Attorney L. Lin Wood, who has spearheaded efforts to overturn the 2020 presidential election through the courts, was ordered by a judge in Delaware to explain why he should be allowed to continue representing political operative Carter Page in defamation litigation related to the Mueller probe.
Delaware Superior Court Judge Craig A. Karsnitz issued an order requiring Wood to explain by Jan. 6 why his involvement in three lawsuits challenging President-Elect Biden’s victory over President Trump doesn’t disqualify him under Delaware’s rules of professional conduct.
“It appears to the court that, since the granting of Mr. Wood’s motion” to appear as attorney for Page, “he has engaged in conduct in other jurisdictions which, had it occurred in Delaware, would violate” those rules, the judge wrote, citing “concerns about the appropriateness of continuing” to authorize Wood’s representation.
The Dec. 18 “order to show cause” references two suits in Wisconsin and one in Georgia that asked judges to throw out millions of ballots without any evidence of miscounts or serious voter fraud.
A judge found the Georgia case to have “no basis in fact or law,” using language that’s found directly in a Delaware legal ethics rule setting forth the minimum requirements for any legal action, Karsnitz noted. Wood also “filed or caused” the filing of a false affidavit in that case, according to the order.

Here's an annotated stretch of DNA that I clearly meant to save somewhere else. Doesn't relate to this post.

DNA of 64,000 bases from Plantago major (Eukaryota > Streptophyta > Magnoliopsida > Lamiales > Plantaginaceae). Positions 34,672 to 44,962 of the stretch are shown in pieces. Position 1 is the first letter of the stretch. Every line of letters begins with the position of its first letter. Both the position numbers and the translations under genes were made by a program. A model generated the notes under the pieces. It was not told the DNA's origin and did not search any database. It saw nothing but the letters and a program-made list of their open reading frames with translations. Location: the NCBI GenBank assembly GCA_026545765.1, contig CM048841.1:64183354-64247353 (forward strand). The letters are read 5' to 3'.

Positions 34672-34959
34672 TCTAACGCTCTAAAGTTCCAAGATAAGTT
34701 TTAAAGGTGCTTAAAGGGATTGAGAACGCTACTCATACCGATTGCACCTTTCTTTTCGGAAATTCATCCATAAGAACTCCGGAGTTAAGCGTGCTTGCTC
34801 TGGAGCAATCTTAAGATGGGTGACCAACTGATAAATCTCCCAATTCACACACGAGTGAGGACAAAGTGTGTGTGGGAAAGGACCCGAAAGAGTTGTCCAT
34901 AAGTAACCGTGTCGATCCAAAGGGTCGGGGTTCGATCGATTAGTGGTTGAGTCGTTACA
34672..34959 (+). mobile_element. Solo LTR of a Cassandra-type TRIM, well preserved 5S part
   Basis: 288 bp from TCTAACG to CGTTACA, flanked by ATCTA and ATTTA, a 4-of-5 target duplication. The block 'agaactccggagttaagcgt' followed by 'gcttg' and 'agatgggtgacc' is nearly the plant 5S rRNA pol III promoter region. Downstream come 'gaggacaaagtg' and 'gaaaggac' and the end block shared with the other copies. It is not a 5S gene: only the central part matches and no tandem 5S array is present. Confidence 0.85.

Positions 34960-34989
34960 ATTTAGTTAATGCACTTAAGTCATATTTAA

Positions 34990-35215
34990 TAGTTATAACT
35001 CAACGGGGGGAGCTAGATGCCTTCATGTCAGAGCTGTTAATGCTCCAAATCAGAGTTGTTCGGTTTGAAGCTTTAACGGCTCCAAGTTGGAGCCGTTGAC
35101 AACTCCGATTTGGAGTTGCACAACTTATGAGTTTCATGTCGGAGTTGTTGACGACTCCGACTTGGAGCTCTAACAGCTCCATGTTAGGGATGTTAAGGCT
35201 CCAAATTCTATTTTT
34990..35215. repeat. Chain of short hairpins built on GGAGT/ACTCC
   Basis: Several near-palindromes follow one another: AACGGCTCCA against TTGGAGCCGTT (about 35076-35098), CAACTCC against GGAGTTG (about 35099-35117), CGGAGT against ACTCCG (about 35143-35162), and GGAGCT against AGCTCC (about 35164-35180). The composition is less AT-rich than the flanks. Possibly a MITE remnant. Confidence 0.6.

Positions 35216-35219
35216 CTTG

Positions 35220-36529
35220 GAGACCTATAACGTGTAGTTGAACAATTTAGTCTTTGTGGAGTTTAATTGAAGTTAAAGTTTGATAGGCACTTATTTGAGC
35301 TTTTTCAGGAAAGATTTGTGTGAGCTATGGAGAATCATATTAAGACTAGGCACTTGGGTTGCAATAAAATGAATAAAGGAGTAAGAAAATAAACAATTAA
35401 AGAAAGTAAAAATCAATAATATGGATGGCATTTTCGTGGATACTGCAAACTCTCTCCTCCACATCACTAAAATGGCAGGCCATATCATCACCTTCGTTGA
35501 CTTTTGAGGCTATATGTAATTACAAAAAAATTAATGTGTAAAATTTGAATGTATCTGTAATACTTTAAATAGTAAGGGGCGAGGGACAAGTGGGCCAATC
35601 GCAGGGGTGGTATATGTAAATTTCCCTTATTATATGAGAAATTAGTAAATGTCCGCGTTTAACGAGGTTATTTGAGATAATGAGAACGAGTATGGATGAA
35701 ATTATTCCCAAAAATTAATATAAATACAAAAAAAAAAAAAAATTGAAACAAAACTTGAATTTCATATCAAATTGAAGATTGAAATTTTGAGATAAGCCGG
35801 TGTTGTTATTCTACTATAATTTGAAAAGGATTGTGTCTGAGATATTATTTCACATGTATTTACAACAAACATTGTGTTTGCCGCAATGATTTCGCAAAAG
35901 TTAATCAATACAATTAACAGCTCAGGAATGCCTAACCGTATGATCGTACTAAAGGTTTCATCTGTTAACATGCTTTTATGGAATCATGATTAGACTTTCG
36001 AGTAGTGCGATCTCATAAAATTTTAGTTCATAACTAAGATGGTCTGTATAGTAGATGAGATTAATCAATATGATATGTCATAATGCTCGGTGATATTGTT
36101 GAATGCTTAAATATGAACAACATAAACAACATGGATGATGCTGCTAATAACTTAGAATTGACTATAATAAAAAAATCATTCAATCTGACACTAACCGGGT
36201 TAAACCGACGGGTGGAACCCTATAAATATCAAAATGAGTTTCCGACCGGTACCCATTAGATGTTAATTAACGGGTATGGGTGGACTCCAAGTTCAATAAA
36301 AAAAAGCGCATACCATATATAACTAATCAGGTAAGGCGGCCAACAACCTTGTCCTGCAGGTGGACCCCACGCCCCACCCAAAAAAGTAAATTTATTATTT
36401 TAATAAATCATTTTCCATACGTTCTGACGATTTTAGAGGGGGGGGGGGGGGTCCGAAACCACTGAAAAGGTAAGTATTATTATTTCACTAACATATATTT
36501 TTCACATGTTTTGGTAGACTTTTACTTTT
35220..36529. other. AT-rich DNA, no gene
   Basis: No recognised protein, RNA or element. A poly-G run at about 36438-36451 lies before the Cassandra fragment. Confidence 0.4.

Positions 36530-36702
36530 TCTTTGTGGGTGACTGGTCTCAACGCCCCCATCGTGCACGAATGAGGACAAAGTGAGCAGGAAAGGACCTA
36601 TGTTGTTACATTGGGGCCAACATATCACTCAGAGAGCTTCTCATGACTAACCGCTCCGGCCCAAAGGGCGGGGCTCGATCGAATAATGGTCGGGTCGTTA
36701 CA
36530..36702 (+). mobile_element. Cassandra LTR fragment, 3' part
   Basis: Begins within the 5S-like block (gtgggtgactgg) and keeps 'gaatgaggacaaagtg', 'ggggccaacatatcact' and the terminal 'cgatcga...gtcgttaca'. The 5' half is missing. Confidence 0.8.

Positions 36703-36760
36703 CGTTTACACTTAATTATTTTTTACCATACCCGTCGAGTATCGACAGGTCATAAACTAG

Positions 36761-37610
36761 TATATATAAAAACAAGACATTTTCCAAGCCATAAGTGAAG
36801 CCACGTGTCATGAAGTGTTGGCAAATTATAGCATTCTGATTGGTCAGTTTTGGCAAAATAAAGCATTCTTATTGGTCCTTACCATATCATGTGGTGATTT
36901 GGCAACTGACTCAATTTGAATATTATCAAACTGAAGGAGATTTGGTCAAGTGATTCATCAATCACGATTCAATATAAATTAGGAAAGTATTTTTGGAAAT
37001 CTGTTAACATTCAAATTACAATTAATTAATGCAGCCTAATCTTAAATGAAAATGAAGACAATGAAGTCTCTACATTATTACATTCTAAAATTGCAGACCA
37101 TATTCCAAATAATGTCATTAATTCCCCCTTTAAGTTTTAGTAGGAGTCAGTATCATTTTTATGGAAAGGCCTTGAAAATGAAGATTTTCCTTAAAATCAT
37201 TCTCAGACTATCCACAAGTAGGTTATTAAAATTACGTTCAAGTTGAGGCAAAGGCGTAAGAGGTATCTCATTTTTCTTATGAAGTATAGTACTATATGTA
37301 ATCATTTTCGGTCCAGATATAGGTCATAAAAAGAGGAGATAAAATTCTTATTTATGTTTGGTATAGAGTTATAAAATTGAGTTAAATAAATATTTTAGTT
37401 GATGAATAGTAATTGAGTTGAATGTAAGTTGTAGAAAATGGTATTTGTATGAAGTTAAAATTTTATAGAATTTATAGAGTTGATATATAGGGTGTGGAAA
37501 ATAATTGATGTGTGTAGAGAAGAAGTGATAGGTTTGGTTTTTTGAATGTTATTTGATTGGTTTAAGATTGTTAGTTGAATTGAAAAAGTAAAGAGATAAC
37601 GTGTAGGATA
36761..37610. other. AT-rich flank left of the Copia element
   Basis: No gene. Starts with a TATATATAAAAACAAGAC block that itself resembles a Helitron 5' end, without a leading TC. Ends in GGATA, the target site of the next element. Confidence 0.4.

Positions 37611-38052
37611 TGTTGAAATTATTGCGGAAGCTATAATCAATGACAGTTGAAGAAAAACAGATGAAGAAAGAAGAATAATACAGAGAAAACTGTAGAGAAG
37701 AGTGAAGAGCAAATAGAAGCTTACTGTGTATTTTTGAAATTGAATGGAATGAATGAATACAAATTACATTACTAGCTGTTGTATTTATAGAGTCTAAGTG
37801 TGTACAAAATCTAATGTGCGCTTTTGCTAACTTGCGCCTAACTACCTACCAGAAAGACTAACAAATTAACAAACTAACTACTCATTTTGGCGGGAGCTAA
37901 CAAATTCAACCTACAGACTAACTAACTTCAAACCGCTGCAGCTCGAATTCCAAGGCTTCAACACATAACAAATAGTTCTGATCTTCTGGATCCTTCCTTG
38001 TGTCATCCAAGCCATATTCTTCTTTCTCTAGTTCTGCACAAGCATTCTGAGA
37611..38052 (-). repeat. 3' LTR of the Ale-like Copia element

The Wisconsin cases, meanwhile, “appear” to have involved “multiple deficiencies” and improprieties, the judge said.
One of them was brought “on behalf of a person who had not authorized it,” referenced documents that “were allegedly filed under seal, but were not,” lacked key affidavits, included one motion “filed in draft form,” failed to explain its request for an expedited injunction, and referenced a “fictitious” citation in a filing signed by Wood’s co-counsel, though not by him, according to the order.
The page detailing the problems with the other Wisconsin case is missing from the order filed to the court docket.
Page’s defamation suit targets Oath Inc., the former name of
It accuses Yahoo! of “maliciously” publishing “false accusations” that he was “secretly plotting with Russian leaders to sabotage the 2016 presidential election"—using language that implied Page had acted treasonously—to help Democrats “concoct” a “collusion” narrative “out of thin air.”
Page was investigated but never charged in connection with Russia’s election interference.
Lin’s response is due the same day Congress formally certifies the election results.
Page is also represented by Bellew LLC, Miller Keefer & Pedico PLLC, and Pierce Bainbridge PC. Oath Inc. is represented by Potter Anderson & Corroon LLP and Hunton Andrews Kurth LLP.
The case is Page v. Oath Inc., Del. Super. Ct., No. S20C-07-030, 12/18/20.